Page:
Legal framework for death registration Births and Deaths Registration Act, 1992, amended by the Birth and Death Registration Amendment Act, 2010 (Act No. 18 of 2010)
Official authorities in charge of registering a death Department of Home Affairs (DHA)
Organizational structure Centralized
Is there a legal obligation to register deaths? Yes
Is an official death certificate issued as a result of death registration?  Yes, immediately
Legal informant to register a death No specific requirement, can be a traditional leader in rural areas
Time allowed for registration 72 hours
Fee for death registration No
Can the fee be increased or waived? No
Fee for death certificate No
Penalty for late registration No
Other official fees involved in the death registration process No
Registration requirements or fees specific for the deaths of people who were residents in the country and also of foreign nationality No
Requirements for death registration Medical death certificate, Identification card, Date of death, Age at death, Birth certificate for a minor
Information collected Regarding the deceased: Name, Sex, Date of birth or age, Marital status, Place of usual residence

Regarding the death: Date of death, Date of registration, Place of occurrence, Place of registration, Cause of death, Certifier, Type of place of occurrence (hospital, home, etc.)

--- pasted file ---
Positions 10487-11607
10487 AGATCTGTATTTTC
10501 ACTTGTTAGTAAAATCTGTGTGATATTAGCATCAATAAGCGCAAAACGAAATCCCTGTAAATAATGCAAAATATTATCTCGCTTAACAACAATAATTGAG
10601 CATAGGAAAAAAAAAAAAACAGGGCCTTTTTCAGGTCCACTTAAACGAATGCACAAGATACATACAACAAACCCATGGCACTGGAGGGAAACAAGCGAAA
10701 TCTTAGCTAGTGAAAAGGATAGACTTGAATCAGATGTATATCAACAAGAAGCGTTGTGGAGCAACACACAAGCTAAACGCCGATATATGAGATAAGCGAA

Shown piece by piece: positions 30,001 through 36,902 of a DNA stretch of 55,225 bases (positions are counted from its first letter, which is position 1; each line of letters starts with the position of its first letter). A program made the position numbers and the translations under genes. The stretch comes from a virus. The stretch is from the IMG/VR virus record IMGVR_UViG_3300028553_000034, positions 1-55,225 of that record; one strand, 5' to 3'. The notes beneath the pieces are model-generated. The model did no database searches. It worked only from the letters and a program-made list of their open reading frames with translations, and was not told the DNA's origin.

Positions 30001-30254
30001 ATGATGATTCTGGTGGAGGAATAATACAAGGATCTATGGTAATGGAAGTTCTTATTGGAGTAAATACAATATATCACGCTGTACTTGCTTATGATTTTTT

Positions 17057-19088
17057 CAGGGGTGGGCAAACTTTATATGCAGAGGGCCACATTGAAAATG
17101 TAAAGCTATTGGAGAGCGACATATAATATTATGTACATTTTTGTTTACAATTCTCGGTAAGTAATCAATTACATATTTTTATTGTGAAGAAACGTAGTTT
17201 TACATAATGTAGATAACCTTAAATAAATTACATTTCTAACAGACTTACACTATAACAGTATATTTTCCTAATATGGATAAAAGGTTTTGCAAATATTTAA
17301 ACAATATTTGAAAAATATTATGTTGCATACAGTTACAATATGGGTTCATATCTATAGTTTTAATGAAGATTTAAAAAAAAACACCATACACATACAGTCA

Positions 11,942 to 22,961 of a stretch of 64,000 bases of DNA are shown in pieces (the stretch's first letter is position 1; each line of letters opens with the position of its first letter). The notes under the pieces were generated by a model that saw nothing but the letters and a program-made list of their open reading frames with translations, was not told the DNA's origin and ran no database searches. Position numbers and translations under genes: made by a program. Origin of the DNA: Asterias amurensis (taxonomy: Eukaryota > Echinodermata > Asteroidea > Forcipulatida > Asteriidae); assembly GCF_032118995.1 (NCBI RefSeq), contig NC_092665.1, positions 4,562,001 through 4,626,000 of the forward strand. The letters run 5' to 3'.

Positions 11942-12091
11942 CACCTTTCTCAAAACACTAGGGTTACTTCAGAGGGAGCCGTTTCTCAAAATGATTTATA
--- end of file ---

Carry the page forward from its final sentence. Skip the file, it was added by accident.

Information collected in case of fetal death Date of occurrence of fetal delivery, Date of registration, Place of occurrence, Place of registration, Type of place of occurrence (hospital, home, etc.), Sex of the fetus
Processing Electronically (via computer or tablet)
Place of registration Civil registrar’s office
A death certificate is required for: Cremation, Burial, Inheritance
Process for establishing vital statistics on deaths The statistical release is based on administrative records from death notification forms collected from the Department of Home Affairs (DHA).

There are two death notification forms currently being used by the DHA in registering deaths: Form BI-1663 and DHA-1663. Form BI-1663 is being replaced by form DHA-1663 but continues to be used in areas where it is still in stock.

The data elements in these two forms are largely comparable. However, the two forms differ mainly in the perinatal section, with the DHA-1663 form having a separate section for recording causes of death for perinatal deaths, whereas BI-1663 collects causes of death for all deaths in one section irrespective of age.

The completed death notification forms are obtained by Statistics South Africa for data processing and analysis of statistics on mortality and causes of death.

Download sample death registration form

Data sources: Information on civil registration systems was compiled over a period from December 2016 to November 2017 using the existing relevant legal frameworks and in consultation with CRVS experts, officials within the relevant national institutions, and UNICEF country offices. All reasonable precautions have been taken by UNICEF to verify this country profile; updates will be made to reflect changes in policy and implementation and/or new information.